Debra Lew Harder

Classical Host, Arts Desk Reporter

A concert pianist, teacher, and writer, Debra has always believed in the power of art to transform people's lives.

Debra has performed with orchestras throughout the U.S., and in solo recital and lecture-recital at Wigmore Hall in London, The Dame Myra Hess Memorial Concert Series in Chicago, the Xavier University Piano Series in Cincinnati,  American University in Washington, D.C., the historic Barocksaal in Rostock, Germany, New York City’s Merkin Hall, Haverford College's Guest Artists Series, the Jefferson Medical College Dean's Concert Series, the Legg-Mason Annual Intellectual Capital Conference, and at Camden-Rutgers University.

She was the founder of the Grand Piano Concert Series in Columbus, Ohio, and has appeared in collaboration with many artists, including Philadelphia Orchestra concertmaster David Kim, cellist Efe Balticigil, violinists Hirono Oka and Barbara Govatos, and many others. Her piano trio, Trio Miresol, is a popular presence around the Philadelphia region.

Debra earned a medical degree and practiced as an emergency room physician before earning a second doctorate in music from the Ohio State University, where she studied with, and served as teaching assistant to, the legendary American virtuoso Earl Wild.

A devoted music educator, Debra has taught at The Ohio State University and currently is on the piano faculty of Haverford and Bryn Mawr Colleges. Her creative output includes nationally published essays, as well as numerous transcriptions for solo piano from the jazz, orchestral and non-Western repertoire.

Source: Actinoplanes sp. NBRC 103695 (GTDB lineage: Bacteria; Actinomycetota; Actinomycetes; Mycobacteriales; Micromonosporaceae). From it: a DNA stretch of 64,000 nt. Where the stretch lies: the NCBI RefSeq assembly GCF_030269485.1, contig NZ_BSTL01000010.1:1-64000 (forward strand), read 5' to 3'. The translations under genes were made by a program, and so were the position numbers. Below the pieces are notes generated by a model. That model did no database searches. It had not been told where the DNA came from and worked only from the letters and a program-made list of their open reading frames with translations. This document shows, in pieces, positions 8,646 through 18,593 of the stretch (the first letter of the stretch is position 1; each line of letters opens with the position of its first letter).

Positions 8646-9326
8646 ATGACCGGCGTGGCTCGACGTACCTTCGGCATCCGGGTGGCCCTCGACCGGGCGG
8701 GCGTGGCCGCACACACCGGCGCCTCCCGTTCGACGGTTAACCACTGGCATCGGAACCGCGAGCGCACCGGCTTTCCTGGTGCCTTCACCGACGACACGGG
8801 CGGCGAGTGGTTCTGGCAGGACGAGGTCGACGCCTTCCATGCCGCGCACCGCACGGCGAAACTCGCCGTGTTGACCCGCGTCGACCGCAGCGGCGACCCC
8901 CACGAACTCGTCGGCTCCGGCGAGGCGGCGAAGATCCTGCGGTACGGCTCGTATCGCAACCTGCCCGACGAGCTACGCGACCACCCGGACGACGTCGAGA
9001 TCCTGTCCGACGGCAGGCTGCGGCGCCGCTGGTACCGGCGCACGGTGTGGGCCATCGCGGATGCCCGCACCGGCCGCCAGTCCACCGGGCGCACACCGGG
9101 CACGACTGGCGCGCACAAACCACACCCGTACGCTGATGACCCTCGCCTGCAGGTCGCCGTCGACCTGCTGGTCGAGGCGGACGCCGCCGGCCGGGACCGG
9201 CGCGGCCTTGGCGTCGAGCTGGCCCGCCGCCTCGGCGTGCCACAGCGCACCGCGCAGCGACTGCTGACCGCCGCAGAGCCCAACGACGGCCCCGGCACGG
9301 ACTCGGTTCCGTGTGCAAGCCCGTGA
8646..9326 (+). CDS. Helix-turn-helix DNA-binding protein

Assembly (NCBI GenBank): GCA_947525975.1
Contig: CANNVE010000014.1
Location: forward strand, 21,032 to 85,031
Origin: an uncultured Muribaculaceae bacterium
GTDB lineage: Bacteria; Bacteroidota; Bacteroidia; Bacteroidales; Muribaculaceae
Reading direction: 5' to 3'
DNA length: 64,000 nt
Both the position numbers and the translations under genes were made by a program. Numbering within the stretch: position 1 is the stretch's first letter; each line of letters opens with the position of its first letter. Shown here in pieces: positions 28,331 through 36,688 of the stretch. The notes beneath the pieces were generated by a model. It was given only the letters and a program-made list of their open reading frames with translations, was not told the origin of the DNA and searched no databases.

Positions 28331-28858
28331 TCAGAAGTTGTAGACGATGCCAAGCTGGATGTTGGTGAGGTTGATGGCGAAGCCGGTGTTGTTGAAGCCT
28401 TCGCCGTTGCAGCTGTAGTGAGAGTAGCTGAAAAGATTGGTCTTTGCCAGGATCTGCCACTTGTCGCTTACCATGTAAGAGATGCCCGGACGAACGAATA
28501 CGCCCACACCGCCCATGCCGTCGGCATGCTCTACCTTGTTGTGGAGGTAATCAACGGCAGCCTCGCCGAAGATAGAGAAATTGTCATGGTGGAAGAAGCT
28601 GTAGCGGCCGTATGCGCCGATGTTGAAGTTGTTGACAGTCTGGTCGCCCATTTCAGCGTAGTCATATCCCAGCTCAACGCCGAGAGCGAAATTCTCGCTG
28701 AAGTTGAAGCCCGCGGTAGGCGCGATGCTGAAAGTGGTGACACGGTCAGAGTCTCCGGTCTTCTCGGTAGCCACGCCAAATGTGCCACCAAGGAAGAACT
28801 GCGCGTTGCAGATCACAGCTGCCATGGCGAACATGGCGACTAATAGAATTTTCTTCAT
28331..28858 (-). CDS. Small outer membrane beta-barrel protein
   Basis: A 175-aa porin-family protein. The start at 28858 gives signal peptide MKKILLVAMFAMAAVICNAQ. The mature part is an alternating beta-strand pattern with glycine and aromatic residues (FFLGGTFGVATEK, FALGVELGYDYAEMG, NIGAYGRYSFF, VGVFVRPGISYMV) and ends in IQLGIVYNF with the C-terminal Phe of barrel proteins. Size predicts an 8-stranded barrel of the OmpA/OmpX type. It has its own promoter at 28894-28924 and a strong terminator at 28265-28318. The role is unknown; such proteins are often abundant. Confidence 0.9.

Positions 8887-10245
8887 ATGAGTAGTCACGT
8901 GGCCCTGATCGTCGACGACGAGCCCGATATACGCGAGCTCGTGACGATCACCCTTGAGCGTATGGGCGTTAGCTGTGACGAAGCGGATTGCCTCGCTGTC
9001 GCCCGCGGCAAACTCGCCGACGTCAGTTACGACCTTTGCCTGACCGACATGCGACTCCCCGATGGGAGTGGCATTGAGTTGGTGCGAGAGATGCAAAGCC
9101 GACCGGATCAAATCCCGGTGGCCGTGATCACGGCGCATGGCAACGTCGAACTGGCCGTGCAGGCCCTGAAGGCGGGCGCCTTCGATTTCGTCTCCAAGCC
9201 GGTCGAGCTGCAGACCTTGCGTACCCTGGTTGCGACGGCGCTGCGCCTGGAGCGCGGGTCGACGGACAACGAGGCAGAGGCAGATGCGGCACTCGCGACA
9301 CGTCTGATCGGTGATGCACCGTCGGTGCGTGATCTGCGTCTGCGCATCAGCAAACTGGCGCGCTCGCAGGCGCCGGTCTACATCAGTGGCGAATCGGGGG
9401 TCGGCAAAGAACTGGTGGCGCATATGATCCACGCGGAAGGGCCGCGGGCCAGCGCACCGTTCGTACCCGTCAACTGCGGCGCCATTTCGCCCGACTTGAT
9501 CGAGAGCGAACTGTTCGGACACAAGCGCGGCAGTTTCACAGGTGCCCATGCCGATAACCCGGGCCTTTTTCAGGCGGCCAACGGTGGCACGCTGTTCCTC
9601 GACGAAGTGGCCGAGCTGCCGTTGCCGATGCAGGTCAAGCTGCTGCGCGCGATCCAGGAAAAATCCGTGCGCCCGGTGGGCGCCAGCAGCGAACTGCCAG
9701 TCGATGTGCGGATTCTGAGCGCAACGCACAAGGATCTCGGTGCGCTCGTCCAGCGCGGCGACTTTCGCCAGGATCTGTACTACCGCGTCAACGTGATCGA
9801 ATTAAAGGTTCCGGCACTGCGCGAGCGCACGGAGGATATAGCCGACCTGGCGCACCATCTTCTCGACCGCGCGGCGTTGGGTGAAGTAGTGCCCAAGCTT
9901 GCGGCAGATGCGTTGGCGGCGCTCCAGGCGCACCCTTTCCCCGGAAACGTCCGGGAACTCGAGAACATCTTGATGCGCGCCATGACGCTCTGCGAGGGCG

Debra is now thrilled to be curating and hosting WRTI's Saturday Classical Coffeehouse, every Saturday morning.

With her husband Tom, she lives in the Philadelphia area; they have two wonderful daughters, an equally wonderful son-in-law, and an incorrigible terrier.

Hear Debra on Saturday mornings for Classical Coffeehouse, 6 am to 12 noon, and as a substitute host during weekday classical hours. She also produces Arts Desk features, which you can see below.
 

Ways to Connect

August 13, 2018.  On their new album, Israeli-American cellist Inbal Segev and Finnish pianist Juho Pohjonen combine their artistry in three ultra-Romantic works. Released this summer, Chopin, Schumann and Grieg features their interpretation of sonatas by Chopin and Grieg, and Robert Schumann’s Fantasiestücke, Op. 73.

August 6, 2018.  Our album of the week explores the pleasures and comforts of home through the beauty of the harp played by Elizabeth Hainen, principal harp of The Philadelphia Orchestra. Released in 2017, her album Home gives listeners an intimate taste of wide-ranging repertoire, from Couperin to Sting—music she turns to when she’s playing at home.

Dario Acosta

People light up when you recognize and value them. To have high regard for the individual and to understand their contribution: that’s been my guidepost. If people feel they’re striving for the same goal as everyone around them, it creates a wonderful sense of unity.”

 

It's classical music of a different kind. Allyn Miner, a scholar and performer of North Indian classical music, plays her sitar in our performance studio and chats with host Debra Lew Harder. 

Behzad Ghaffarian/Unsplash

Bonjour! Perhaps it’s French food you savor—a crusty baguette with a delicious frommage, a refreshing glass of French vin. Perhaps French couture or architecture delights you, or French art. At WRTI 90.1, our listeners adore French music, whose hallmarks are elegance, clarity, and devotion to sonic beauty.

As we remember our War of Independence from Great Britain, you might be surprised to know that Americans deployed a surprising secret weapon—music. WRTI's Debra Lew Harder has more.

Many WRTI listeners tell us that their fathers introduced them to the joys of music. My own dad, a terrific amateur tenor, did the same for me. He played opera full blast on our home stereo speakers at 6 am to wake us kids, and listened to me practice the piano when I was little.

Ryan Brandenberg

What do guitarist Jason Vieaux, pianist Simone Dinnerstein, the crossover trio Time for Three, and bass-baritone Eric Owens have in common? 

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